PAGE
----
Honestly, the game I thought I wouldn’t like but ended up loving is one of the greatest franchises of the 90s and later with an female protagonist. The true story of me with the game begins with part 2 of the franchise, which I purchased for a very low prince at the supermarket. As I put the game into my CD-ROM drive and installed it on my computer, I never expected it to be an endless week long experience of gaming. I loved the game so much that I had to buy the first part of it as soon as I found it. I got the directors cut for Tomb Raider on PC and started playing.
The very first Tomb Raider! Ahhh, I played it and I realized how much the game grew up with part 2. Tomb Raider, Lara Croft, Silent gameworld with non existing sound design. Some short music tunes from time to time, clumsy controls and linear level design. I honestly got bored after the first two levels, and wished that I never found and installed it. But somehow, the challenge to find my next steps in the gameworld, pushed me on.
Tomb Raider started to get something that many games of the mid and late 90s got, free movement and non restricted pathways. I could jump on any block I saw, I could reach any edge or swim through the most narrow underwater corridors I found. No highlighted edge told me where to go, no mission objectives forced me to accomplish something. I had to find the way to the end of a level all by my own and I started to love it! Chapter after chapter, level after level, edge after edge, the game began to entertain me. I couldn’t wait to see what happened next. I couldn’t wait to see what enemy waits for me around the next corner.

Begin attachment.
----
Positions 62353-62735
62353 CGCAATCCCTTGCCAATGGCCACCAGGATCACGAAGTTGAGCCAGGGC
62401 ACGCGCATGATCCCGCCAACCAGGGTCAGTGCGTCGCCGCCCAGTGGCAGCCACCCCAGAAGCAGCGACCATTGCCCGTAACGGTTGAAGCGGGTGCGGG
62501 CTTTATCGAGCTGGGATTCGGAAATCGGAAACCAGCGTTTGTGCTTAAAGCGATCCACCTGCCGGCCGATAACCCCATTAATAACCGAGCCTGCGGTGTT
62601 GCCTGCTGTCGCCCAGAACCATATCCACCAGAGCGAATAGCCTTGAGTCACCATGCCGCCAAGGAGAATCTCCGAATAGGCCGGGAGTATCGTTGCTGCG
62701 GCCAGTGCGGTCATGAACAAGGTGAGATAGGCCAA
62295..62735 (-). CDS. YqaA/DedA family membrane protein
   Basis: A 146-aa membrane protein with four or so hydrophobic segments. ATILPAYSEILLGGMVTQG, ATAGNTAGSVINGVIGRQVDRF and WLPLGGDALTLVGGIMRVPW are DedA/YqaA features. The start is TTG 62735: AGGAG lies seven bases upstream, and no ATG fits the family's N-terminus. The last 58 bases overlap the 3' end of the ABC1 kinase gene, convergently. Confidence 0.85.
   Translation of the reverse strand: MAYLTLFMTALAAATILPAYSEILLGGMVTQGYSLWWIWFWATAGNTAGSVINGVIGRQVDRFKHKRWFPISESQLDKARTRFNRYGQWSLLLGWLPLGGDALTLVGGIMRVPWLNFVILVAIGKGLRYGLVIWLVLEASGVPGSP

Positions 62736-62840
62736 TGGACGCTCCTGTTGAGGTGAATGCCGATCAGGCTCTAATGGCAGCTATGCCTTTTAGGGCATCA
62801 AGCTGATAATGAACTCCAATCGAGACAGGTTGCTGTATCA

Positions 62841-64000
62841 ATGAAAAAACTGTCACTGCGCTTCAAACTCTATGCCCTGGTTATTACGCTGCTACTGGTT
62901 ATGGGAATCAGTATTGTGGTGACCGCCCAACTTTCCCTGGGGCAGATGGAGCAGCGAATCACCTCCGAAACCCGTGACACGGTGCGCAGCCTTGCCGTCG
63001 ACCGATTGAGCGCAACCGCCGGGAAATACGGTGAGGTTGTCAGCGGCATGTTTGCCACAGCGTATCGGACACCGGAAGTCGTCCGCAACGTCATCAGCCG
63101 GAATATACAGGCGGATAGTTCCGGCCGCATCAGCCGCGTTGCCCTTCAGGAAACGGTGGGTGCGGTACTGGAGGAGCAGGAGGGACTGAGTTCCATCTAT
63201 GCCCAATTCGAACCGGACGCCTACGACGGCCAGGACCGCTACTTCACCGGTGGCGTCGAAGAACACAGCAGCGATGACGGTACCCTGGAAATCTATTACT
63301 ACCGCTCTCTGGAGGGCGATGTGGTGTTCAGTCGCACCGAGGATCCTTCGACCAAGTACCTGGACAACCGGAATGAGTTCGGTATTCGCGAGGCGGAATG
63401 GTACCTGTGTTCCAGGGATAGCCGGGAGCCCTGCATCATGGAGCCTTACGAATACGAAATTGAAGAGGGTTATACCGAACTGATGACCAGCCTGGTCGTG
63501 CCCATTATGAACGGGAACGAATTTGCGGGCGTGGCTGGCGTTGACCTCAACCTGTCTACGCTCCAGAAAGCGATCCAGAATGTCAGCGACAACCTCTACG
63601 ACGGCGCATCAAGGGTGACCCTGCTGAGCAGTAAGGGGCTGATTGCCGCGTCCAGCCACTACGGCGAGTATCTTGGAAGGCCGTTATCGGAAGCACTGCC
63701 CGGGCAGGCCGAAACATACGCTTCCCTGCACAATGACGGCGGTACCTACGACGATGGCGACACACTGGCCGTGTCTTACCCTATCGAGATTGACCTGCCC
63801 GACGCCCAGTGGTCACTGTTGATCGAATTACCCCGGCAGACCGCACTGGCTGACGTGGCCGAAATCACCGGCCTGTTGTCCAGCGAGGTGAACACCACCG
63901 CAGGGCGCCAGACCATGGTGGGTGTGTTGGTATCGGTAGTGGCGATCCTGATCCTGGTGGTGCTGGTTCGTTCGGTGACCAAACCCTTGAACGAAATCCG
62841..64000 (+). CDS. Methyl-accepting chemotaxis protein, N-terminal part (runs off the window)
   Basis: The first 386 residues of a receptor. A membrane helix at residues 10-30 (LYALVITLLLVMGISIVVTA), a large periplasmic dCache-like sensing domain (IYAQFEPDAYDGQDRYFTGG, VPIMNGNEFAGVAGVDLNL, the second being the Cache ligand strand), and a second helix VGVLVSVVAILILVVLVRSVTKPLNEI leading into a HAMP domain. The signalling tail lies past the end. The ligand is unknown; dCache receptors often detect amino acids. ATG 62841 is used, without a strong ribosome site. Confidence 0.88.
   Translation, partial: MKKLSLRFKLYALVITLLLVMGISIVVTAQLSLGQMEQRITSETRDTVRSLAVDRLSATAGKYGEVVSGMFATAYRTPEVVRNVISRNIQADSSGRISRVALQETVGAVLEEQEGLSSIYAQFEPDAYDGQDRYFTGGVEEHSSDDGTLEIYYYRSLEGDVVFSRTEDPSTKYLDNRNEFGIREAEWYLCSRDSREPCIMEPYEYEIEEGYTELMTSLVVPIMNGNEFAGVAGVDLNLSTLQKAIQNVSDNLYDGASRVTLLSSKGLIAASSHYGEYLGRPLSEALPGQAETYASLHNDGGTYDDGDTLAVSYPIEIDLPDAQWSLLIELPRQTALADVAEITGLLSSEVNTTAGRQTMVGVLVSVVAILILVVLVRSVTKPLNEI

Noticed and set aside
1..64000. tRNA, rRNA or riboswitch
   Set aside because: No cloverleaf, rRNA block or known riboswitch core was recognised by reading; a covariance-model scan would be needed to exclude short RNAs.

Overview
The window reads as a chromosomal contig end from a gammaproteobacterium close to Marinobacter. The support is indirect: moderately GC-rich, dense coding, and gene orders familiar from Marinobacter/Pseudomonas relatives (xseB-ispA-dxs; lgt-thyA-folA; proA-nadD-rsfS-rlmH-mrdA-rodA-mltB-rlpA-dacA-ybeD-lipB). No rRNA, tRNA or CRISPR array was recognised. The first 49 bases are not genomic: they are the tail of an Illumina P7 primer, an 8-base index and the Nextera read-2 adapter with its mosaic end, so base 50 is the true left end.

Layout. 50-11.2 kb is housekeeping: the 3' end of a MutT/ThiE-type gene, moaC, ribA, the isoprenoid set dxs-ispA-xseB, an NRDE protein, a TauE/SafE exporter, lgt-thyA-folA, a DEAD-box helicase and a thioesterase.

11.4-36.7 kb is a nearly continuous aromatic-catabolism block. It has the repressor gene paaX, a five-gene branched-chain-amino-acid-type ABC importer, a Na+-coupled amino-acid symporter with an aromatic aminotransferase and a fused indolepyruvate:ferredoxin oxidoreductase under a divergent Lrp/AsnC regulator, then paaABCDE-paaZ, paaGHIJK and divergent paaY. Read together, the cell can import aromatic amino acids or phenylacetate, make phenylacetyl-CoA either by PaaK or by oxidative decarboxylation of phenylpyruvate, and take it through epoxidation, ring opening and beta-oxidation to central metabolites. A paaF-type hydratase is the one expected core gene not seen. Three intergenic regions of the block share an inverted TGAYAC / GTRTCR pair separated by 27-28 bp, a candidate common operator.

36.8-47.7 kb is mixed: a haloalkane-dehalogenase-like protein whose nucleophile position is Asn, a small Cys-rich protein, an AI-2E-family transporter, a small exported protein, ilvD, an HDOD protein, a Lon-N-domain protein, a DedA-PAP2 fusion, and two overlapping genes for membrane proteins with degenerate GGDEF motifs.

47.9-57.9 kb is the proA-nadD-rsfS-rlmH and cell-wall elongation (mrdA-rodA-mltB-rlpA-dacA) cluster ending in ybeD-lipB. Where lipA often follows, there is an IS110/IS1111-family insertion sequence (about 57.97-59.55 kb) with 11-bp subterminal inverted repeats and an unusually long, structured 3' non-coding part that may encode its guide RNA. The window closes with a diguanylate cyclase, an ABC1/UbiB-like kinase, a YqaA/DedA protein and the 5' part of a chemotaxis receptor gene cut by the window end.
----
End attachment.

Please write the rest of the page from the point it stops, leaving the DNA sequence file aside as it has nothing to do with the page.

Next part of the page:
But there still were some scenarios that made me gone mad. I can’t remember in which level, but one day I had to do a very crazy combination of different jumps down a coliseum . I don’t know how much I restarted from the first jump, but I remember that I failed a thousand times. But guess what? I didn’t pulled me down. It waked the will to make it! And as I made it down the long segment of various jumps without break, I knew: “I am ready for whatever comes next!”